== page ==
Review Roundup: FROM HERE TO ETERNITY Opens in the West End- UPDATED!


Review Roundup: FROM HERE TO ETERNITY Opens in the West End- UPDATED!

Tim Rice's From Here to Eternity began previews at the Shaftesbury Theatre on 30 September, starring Darius Campbell (Chicago, West End) as Warden, Siubhan Harrison (Grease, West End) as Lorene, Robert Lonsdale (Anna Christie, Donmar Warehouse) as Prewitt, Ryan Sampson (Open Court, Royal Court) as Maggio and Rebecca Thornhill (South Pacific, UK tour) as Karen.

Pearl Harbor,1941, where the girls sing "don'cha like Hawaii", the men of G Company sing the blues, and where even on an army base, love and desire are never very far away. When the troubled Private Prewitt falls for the kind hearted escort club girl Lorene, and when his platoon sergeant, Warden, embarks on a dangerous affair with his commanding officer's wife, Karen, the lives of both men are set on a course they cannot control. As war approaches, the worlds of the four lovers and the soldiers of G Company are dramatically ripped apart.

Let's see what the critics had to say...


Carrie Dunn, BroadwayWorld: I can't guarantee a long run for 'From Here ToEternity', but I hope it proves a hit with theatregoers...Robert Lonsdale takes the role of Private Robert E Lee Prewitt, and it's one that should guarantee him musical theatre leads for years to come. Not always necessarily likeable, this proud, stubborn career soldier refuses to obey the whims of his superior officers and chooses instead to live by his own principles. Lonsdale sings beautifully, and even looks like a convincing welterweight boxer - no easy task...The show is staged serviceably by director Tamara Harvey, who seems to have struggled in places with the sheer number of people in her cast that need to be fitted on to stage; I would have also liked a slightly more even hand with the tone, which has a tendency to wobble from melodrama to slapstick.

Michael Billington, The Guardian: "Highly professional". Those are the words that come to mind watching this new musical...But, for all the dedication of the creative team...one is left asking two questions: why now, and what does music add to the story?...The show, however, is executed with considerable skill. Brayson's score encompasses a variety of styles including military chorales, Hawaiian hula routines and bluesy solos. I just wish the music had a little more room to breathe...Tamara Harvey's production and Soutra Gilmour's design make ingenious use of the stage space by suggesting that the action unfolds against a series of receding, dilapidated proscenium arches. Javier de Frutos's inventive choreography turns military drill into muscular dance routines and captures the sleazy sensuality of the aptly named New Congress Club. And I have no fault to find with the performers: Robert Lonsdale as the doggedly withdrawn Prewitt, Ryan Sampson as the breezily opportunist Maggio, Darius Campbell as Warden and Rebecca Thornhill as the captain's wife.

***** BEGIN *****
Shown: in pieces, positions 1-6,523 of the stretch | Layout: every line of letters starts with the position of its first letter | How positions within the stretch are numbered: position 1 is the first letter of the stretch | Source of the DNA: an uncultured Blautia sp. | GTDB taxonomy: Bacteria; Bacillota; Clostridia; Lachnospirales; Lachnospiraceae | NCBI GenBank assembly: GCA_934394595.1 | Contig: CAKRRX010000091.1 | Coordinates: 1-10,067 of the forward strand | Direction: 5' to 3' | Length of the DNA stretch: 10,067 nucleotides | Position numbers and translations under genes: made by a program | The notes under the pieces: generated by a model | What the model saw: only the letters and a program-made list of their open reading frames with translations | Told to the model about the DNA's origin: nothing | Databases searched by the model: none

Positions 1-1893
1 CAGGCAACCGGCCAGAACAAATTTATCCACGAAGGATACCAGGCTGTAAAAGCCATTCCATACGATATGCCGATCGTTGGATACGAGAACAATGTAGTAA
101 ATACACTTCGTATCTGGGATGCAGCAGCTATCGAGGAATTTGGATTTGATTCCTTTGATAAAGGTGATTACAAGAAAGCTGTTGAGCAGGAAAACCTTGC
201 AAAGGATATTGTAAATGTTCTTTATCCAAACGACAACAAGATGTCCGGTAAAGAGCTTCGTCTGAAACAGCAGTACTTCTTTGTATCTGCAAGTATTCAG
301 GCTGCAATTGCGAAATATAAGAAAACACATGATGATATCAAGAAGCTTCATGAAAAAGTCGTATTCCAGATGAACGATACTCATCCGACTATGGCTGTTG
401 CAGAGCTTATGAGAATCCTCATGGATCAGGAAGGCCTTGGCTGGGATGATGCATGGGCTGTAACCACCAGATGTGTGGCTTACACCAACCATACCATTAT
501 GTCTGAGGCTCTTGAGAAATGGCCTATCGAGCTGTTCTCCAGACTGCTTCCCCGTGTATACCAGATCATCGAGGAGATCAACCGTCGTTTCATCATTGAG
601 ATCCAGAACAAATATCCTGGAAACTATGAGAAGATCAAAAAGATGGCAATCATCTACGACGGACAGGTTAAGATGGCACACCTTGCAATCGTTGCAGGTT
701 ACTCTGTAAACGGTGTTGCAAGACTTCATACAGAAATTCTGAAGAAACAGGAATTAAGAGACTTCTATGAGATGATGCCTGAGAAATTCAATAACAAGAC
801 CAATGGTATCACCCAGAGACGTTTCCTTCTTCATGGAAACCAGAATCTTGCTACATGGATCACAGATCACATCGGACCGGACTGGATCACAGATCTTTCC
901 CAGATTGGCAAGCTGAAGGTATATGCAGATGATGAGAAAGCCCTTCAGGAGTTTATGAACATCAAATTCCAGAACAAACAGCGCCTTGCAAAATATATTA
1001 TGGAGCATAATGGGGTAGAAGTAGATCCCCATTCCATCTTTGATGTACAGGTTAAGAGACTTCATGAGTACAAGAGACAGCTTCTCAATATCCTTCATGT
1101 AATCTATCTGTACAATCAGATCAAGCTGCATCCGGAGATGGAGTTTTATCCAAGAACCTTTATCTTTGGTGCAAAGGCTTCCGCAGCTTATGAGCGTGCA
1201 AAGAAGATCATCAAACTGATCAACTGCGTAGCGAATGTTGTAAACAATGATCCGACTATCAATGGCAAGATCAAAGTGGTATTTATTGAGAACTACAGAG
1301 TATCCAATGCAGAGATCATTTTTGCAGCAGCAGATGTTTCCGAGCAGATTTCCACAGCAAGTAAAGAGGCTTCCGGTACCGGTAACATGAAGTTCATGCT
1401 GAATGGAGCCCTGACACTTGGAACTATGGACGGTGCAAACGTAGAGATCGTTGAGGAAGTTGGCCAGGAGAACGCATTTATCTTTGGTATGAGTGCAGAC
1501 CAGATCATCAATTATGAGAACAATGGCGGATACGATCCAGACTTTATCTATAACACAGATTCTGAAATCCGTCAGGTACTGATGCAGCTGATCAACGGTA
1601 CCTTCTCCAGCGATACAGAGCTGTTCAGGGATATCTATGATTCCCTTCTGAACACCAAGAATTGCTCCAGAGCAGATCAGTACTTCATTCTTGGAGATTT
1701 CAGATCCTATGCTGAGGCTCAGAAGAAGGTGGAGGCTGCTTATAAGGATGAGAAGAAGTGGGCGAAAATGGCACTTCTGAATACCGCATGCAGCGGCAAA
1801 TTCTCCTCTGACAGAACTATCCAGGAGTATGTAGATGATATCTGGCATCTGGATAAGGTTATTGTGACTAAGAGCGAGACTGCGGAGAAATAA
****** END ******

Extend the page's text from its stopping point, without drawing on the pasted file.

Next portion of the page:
Dominic Cavendish, The Telegraph: ...the show's USP is clearly that it's fleshing out the story with song and dance and I have to say I don't think that Rice, who supplies lyrics, and his team - Stuart Brayson (music) and Bill Oakes (book) - have done a bad job...The Second World War context seems a bit of an afterthought, but the score is retro-flavoured, imbued with blues, swing and big band influences, without feeling derivative or tame. If I came away only humming a few numbers, there were none I sat through on sufferance...Handsome, sweet-voiced Robert Lonsdale shines brightest in the Montgomery Clift role of Prewitt, refusing to knuckle down and pick up his boxing gloves despite the authorities' vicious bullying, but all the leading players perform with aplomb...This isn't a major musical to rival South Pacific but in a West End awash with shows for kids and kidults it dares to speak to our inner grown-up about frustrated yearning, fleeting romance and pluck.

Paul Taylor, The Independent: The aim is a grittier, sexier low-down on life in the US army and the show...certainly gives you a powerful sense of men, thrown by poverty into this substitute family, and the nervous energies that are barely held in check by the furious military drilling in Javier de Frutos's testosterone-fuelled choreography...Tamara Harvey's production is strong on atmosphere - with its dissolving painted postcards of Hawaii and its crashing waves projected at the back of Soutra Gilmour's design of receding ruined arches. And Brayson's catchy score, which moves deftly through swing, blues, jazz and early rock'n'roll can rise to good old showbiz brassiness when needed...For all the show's many defects, though, you come away impressed by its seriousness of purpose, by individual performances (Ryan Sampson is excellent as the jesting, bullied-to-death Maggio) and by the heart-tugging ambivalence of its patriotic set-pieces.

Quentin Letts, The Daily Mail: This one is a hoot, not necessarily by intention. It contains soupy tunes, glistening biceps, reality star Darius Campbell and his jawline, and generally more corn than even the leading breakfast cereal brands...Director Tamara Harvey gives everything maximum wallop. Cliches abound, from the smoulderin'-loner scene in the Army dorm' when a new guy arrives, to the inevitable assault course when NCOs try to break rebel Prewitt...Mr Campbell does some worthy old-fashioned crooning - in a pleasant song called Marking Time there are moments when he actually sounds like Nat King Cole. Mr Lonsdale is a more surprising stage presence, having a measure of unpredictability...From Here To Eternity is harmless nonsense. It might even become a camp classic. At a stretch.

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